Congress is expected to approve another round of stimulus checks for most Americans in March — here’s what you need to know.
The House approved a $1.9 trillion pandemic relief package early Saturday. that includes $1,400 checks for most Americans and billions of dollars for schools, state and local governments and businesses.
Republicans overwhelmingly oppose the bill, expressing concern that the spending is far more than necessary and intended to advance policy priorities beyond helping Americans through the pandemic. Democrats and President Joe Biden argue that a robust aid package is needed to prevent a long and painful recovery from the pandemic.
Related: Michigan Democrats Call for Immediate Release of Federal COVID Relief Funds
Who is eligible for a $1,400 stimulus payment?
The legislation provides for a $1,400 rebate for a single taxpayer, or $2,800 for a married couple applying together, plus $1,400 per dependent. Individuals earning up to $75,000 get the full amount, as do married couples earning up to $150,000.
The size of the check would shrink for those earning slightly more, with a hard cap of $80,000 for individuals and $160,000 for married couples, according to changes agreed upon by President Biden and Senate Democrats.
UPDATE: Democrats OK have tightened income limits for stimulus checks in COVID relief
Under current law, most taxpayers can reduce their federal income taxes by up to $2,000 per child. The package going through the House would increase the tax break to $3,000 for each child ages 6 to 17 and $3,600 for each child under 6.
The legislation also requires payments to be made monthly rather than in one lump sum. If the Minister of Finance determines that this is not feasible, the payments should be made as often as possible.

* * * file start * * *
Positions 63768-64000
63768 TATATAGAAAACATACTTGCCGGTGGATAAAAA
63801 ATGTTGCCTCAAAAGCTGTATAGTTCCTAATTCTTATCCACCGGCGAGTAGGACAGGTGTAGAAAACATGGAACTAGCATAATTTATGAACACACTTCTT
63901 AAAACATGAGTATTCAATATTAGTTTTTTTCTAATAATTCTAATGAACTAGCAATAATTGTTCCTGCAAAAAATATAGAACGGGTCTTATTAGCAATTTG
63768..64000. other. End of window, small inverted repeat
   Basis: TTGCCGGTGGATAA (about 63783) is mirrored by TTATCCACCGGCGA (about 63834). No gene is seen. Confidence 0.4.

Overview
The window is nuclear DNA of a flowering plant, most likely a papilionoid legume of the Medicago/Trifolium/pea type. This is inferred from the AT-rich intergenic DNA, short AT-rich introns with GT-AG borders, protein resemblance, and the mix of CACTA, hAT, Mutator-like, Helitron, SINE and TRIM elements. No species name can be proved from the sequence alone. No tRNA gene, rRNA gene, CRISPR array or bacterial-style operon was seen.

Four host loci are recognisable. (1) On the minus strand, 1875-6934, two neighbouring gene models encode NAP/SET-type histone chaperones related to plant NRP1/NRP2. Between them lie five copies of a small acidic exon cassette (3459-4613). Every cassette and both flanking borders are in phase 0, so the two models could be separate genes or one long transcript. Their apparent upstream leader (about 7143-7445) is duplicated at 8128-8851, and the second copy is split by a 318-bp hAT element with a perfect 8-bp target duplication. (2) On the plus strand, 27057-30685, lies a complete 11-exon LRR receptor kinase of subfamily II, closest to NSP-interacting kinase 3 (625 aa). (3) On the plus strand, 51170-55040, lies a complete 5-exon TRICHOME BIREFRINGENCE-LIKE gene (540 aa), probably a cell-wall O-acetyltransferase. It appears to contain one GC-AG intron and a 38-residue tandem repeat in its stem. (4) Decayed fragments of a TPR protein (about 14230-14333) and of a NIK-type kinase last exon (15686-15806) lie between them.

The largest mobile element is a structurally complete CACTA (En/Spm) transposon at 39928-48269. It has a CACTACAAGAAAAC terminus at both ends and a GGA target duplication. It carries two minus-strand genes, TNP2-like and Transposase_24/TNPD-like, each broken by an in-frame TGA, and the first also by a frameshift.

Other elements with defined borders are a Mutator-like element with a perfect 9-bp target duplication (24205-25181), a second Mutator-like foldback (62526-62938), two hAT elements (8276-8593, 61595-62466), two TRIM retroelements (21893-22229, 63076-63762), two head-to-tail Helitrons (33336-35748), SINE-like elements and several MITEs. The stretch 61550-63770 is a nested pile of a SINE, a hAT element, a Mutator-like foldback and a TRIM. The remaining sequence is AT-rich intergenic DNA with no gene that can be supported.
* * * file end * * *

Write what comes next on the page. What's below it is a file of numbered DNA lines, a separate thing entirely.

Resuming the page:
Also, families would get full credit no matter how little they earn in a year, even a few hundred dollars, sparking criticism that the changes would be a barrier to work. Add in the $1,400 per person checks and other items in the proposal, and the legislation would cut the number of children living in poverty by more than half, according to an analysis by the Center on Poverty and Social Policy at Columbia University.
When could Americans start seeing payments?
Senate Majority Leader Chuck Schumer has set a goal to get the legislation on Joe Biden’s desk by March 14. The Senate could hold a final vote this weekend or early next week.
Based on the IRS time frame of the last payment round, payments can begin within a few days of passing. So if the bill was signed late next week (March 12), payments should start by March 17 or so. The IRS has not confirmed a timeline and will not do so until the legislation is signed into law.
You will receive payments faster if you are set up for direct deposit with the IRS. The checks would probably be issued a few days later.
Read more: Highlights of the COVID-19 relief bill advancing in Congress
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